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John Fink’s Top 10 Films of 2013

Written by on December 31, 2013 

5. Let the Fire Burn (Jason Osder)

Let the Fire Burn tells the incendiary story of multiple bad decisions made by the City of Philadelphia which lead to the destruction of a densely populated neighborhood in attempt to “evict” the extremist African American liberation group MOVE. Told entirely in archival footage, Osder masterfully captures time and place; we know exactly what was known then, as muddy as the facts are. Framed by testimonials given before a commission investigating the day, the chips fall where they will. A powerful, thrilling, engaging and essential documentary, it’s fresh, speaking to us in the present tense from 1985.

4. Finishers (Nils Tavernier) 

Finishers is a wonderful, crowd-pleasing tearjerker, inspired by the real life Hoyt Family. Starring Fabien Heraud as Julien, a 17-year old with congenital palsy, he gravitates towards his mother (Alexandra Lamy) while his relationship with his father Paul (Jacques Gamblin) has remained distant. After several attempts, Julien convinces Paul to carry him on his back for the grueling Iron Man France triathlon. Packing a physical and emotional punch, Finishers (currently without a US distributor) is a first-rate family sports drama that left not a dry eye in the house when it premiered at TIFF.

3. The Act of Killing (Joshua Oppenheimer & Anonymous)

The Act of Killing is rare kind of film that leads to a temporary paralysis. Examining the current lives of former members of Indonesian death squads, they are celebrated as heros for their work in ridding the country of communists. They continue onwards participating in talk shows, TV pageants and recreations where they receive the royal treatment. Indonesia has never had a truth and reconciliation moment and Oppenheimer (and collaborators credited anonymously), have made a brave and powerful film exploring a bastardized version of history. The film forces us to question the narratives of our national history: what atrocities have we glossed or repressed?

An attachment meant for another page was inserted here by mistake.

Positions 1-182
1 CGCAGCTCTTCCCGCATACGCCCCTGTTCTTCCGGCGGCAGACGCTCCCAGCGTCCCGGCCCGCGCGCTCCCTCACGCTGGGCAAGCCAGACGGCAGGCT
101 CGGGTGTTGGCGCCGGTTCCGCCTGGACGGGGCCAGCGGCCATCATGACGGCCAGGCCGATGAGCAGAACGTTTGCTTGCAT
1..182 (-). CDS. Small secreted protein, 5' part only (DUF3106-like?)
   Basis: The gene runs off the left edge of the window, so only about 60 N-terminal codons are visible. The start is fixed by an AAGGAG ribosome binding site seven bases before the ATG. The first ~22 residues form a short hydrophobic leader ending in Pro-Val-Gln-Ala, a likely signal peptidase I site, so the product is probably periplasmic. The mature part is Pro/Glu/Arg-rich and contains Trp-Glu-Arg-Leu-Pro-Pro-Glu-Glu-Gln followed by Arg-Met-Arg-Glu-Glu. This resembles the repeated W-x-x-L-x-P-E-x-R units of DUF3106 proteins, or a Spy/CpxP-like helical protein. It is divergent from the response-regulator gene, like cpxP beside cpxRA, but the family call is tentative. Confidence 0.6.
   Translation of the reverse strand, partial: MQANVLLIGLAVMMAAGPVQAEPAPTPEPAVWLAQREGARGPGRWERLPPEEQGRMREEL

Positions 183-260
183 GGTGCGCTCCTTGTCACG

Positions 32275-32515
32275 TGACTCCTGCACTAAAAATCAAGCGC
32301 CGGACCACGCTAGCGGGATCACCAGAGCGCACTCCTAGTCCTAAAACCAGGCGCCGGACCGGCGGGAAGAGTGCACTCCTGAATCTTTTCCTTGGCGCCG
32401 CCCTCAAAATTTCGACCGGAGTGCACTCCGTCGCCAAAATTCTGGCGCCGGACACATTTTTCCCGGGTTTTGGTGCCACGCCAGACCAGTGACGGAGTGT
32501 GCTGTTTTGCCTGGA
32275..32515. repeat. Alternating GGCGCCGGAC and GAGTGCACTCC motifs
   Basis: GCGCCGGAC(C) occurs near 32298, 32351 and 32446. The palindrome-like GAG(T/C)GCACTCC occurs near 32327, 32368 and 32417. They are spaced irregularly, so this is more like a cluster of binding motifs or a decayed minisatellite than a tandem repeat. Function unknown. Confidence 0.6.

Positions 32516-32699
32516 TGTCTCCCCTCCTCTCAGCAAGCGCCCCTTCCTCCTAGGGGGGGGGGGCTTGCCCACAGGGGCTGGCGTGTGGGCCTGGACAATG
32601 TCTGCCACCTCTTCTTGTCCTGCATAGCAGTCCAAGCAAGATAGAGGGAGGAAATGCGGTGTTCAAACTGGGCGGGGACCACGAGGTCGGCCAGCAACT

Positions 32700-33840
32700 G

2. Nebraska (Alexander Payne)

Alexander Payne’s latest feature is his best, a wonderful film that does so much right from its unique tone (shifting quietly from parody to melancholy) and its relationships. The story is centered around the life of Woody Grant (Bruce Dern, in a brilliant performance) and potentially his alternative life as he returns to rural Nebraska on his way to claim a prize. Enabling the stubborn old Woody is his son David (Will Forte), a lonely stereo salesman. June Squibb also gives a hilarious performance as Woody’s wife. Nebraska is a rough, yet lovable movie, hitting notes so rarely seen. It is one of the best road comedies ever made, embodying the old notion that road movies are about the journey, not the destination. Here is a film that reflects on journey in truly profound and often heartbreaking ways.

1. At Berkeley (Fredrick Wiseman)

A rich, behind-the-scenes look at academia, Fredrick Wiseman studies his largest institution yet while barely scratching the surface. Berkeley is a challenging subject, a laboratory of many issues percolating in higher education, however, administrators interested in transparency give Wiseman tremendous access. Each scene never overstays its welcome as the film captures many fascinating moments from the bottom up. Juxtaposing administrators crafting a public safety and PR response to a planned protest, with a classroom where freshman undergraduates struggle to define their roles in society, At Berkley, the 38th institution-centered documentary by Wiseman, is not only one of his best, but his most accessible, despite its four-hour running time.

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